Third, make sure you follow through on your discipline in a way that is firm, fair and consistent. Anything less will, as Ephesians 6:4 says, “Provoke your children to anger.”
Fourth, be a man or woman of your word. Expect immediate compliance from your children the moment you voice your expectation. None of this, “When Daddy counts to three,” stuff! Teach them that God demands they honor your position, and He enforces it with a promise. Ephesians 6:1-3, “Children, obey your parents in the Lord, for this is right. Honor your father and mother (which is the first commandment with a promise), so that it may be well with you, and that you may live long on the earth.” Teach them about God-appointed authority. In many homes I am afraid that children are controlling their parents more than parents are controlling their children.
Fifth, do not use something good as a form of discipline. I never understood why gym teachers have kids run laps or do push-ups when they get in trouble. For in doing so, students soon learn to associate these desired actions with nothing more than punishment. I assume our college football coach believed my thinking on this as well. Show up late for practice and you were enlisted on the “roll patrol.” One-hundred years up and one-hundred yards back on the Astroturf in full pads. Believe me; you never made that mistake again.
Now I am not in any way suggesting that we resort to these tactics with our children! Yet we must refrain from using something good as a means of discipline. I already mentioned exercise, but I could include writing, housework and excluded participation in family activities.
And if you are unaware as to how to discipline you child or teenaged, please speak with one of the pastors immediately!
Sixth, do not confuse punishment (restitution, paying back, hell) with discipline (training, guiding, correcting). I feel the following comparison is helpful: “There’s a big difference between punishment and discipline. Punishment gives a negative consequence, but discipline means ‘to teach.’ Punishment is negative; discipline is positive. Punishment focuses on past misdeeds. Discipline focuses on future good deeds. Punishment is often motivated by anger. Discipline is motivated by love. Punishment focuses on justice to balance the scales. Discipline focuses on teaching, to prepare for next time” (Scott Turansky and Joanne Miller, Home Improvement, The Parenting Book You Can Read to Your Kids). We are not called to punish our children. We are called to discipline our children.
Seventh, all discipline is ultimately intended to point out sin to reveal our child’s need for a Savior. That is why we shepherd the heart and not the behavior. They need to realize that only Jesus can help them obey and only Jesus can forgive their sin and remove a guilty conscience. You see, the cross gives discipline an eternal purpose and the cross gives hope to the child being disciplined.
Eighth, all discipline should move from parental administered discipline to personal self-discipline and respecting God’s discipline. Tight control when they are young to increased freedom when they display responsibility.
Ninth, parents must serve as a living example for the children. “Do as I say and not as I do” does not fly in the Christian household. That is, unless you wish to teach your children to hate Christianity. Parents must practice what they preach and uphold what they claim to enforce. And when you do sin, ask your children for forgiveness!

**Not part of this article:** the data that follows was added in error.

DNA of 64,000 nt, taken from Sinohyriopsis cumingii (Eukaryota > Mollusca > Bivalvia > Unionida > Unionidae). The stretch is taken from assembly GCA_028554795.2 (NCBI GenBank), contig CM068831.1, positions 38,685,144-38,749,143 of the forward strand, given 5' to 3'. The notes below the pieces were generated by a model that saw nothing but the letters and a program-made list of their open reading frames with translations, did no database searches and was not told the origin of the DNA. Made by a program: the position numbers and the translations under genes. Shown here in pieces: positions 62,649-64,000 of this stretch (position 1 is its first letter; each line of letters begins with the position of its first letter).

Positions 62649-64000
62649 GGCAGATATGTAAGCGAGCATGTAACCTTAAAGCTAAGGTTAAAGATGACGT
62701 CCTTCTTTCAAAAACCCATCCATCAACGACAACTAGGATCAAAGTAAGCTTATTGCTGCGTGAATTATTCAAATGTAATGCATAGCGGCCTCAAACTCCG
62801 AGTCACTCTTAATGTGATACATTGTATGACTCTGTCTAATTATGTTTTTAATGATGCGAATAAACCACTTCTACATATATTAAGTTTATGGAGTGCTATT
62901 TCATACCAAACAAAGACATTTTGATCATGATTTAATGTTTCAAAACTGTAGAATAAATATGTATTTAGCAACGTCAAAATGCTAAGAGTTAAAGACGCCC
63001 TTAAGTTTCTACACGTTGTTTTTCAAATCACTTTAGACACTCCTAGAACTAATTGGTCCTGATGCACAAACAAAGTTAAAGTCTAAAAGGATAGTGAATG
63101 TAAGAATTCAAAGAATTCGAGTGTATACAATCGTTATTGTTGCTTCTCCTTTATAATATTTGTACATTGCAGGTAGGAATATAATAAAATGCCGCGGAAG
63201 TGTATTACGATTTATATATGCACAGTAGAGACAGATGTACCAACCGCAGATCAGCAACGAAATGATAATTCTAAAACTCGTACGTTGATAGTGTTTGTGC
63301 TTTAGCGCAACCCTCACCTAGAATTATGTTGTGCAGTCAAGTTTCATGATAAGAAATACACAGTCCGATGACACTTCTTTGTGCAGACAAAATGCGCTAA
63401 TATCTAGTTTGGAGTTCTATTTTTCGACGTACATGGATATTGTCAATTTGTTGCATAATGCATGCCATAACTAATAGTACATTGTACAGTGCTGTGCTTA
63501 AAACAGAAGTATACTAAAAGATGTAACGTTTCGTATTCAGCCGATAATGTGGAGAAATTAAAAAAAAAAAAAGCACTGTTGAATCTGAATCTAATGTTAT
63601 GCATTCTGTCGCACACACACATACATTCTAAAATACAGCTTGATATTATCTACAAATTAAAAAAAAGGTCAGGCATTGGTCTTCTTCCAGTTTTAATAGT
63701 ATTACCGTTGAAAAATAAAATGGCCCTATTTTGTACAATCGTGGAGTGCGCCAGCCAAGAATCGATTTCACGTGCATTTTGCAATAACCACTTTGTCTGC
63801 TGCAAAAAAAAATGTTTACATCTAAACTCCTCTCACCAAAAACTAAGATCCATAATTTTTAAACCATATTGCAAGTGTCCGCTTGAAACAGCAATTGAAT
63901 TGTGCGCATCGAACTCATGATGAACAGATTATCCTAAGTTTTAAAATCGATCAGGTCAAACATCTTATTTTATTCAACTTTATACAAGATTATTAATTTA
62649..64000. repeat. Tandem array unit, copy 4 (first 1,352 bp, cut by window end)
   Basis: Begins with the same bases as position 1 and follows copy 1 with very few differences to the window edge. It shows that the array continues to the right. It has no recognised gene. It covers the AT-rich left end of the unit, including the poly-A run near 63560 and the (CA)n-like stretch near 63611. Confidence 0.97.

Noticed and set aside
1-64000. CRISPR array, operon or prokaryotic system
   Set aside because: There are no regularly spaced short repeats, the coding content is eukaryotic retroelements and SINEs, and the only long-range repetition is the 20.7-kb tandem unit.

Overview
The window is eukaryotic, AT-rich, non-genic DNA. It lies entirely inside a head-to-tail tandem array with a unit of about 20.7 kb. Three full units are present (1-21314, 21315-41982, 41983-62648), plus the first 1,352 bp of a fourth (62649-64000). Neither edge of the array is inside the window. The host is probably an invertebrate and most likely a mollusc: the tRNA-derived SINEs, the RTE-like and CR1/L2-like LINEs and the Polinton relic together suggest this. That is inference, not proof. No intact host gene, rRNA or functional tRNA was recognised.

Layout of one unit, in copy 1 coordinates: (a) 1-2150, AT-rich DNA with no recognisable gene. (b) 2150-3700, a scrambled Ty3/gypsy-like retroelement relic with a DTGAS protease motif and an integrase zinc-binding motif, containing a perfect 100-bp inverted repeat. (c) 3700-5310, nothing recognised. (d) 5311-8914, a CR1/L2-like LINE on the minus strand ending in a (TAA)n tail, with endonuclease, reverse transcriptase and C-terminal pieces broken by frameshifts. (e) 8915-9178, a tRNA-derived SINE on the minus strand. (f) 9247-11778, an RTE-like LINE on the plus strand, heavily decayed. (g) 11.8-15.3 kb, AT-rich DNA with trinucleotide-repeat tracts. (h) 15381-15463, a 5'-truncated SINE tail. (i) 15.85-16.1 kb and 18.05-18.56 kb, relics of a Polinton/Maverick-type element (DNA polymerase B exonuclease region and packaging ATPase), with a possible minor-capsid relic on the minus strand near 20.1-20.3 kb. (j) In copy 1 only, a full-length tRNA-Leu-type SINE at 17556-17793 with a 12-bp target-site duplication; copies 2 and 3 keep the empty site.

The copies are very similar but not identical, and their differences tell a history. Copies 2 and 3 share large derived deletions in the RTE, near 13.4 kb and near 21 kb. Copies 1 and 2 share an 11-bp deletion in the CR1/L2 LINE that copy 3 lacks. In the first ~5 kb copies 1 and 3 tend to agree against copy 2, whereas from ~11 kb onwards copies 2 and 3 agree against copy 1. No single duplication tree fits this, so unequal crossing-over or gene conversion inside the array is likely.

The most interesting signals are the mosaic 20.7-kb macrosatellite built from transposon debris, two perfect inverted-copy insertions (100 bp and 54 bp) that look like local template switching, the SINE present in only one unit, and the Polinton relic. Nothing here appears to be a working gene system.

Tenth, to stay encouraged, keep the end picture in sight. It often seems the immediate progress does not outweigh the effort and heartache. Keep trusting in God’s Word. Many battles will be lost, but the goal is to win the war. Have faith that conducting discipline God’s way will reap the greatest benefits in the long run. I believe Proverbs 22:6: “Train up a child in the way he should go, even when he is old he will not depart from it.”
Imagine a home where wild kids in the background prevent you from hearing a phone conversation. Imagine a home where children are an embarrassment to have in public. Imagine a home where family trips become nothing more than selfish demands, arguments and complaining. Imagine a home where parents have never earned the respect of their children.
I believe you would agree that these are not signs of a well-managed home. Proverbs 29:15b, “A child who gets his own way brings shame to his [parents].” Don’t buy the lie that affectionate love and firm love contradict each other. To have order in the home, we must present clear biblical expectations and without exasperating our children, enforce them with loving and affectionate discipline. It is one of the greatest gifts we can give our children.
We have spoken on the topic of love this morning. Ephesians 5:2 articulates the command to “walk in love.” Yet many poorly managed Christian homes fail to understand and practice biblical love. And God knows it! That is why I not surprised to see counterfeit love immediately identified here in chapter 5.
In verse 3 He mentions “immorality” which is a corrupt marital love and “impurity” which is an illicit love of evil and “greed” which is a love of material things. In verse 4 He also spoke against unloving actions such as “filthiness” and “silly talk” and “course jesting.” In verse 6 He reminds us that these counterfeit forms of love only bring about “the wrath of God.”
Yet, for us as Christians, verse 8, we are “Light in the Lord.” We are to, verse 10, “Learn what is pleasing to the Lord.” We are, verse 18, to “be filled with the [Holy] Spirit.”
It is interesting that only after Paul explains true love, which is righteous living, and the empowerment to manifest this love in the Holy Spirit, does he launch in verse 22 his extended discussion on how the Christian family ought to operate.
And when our families do operate, may they operate in a loving environment – one where affection rules and giving is cheerful and discipline is enforced. For this is the portrait of a well-managed household.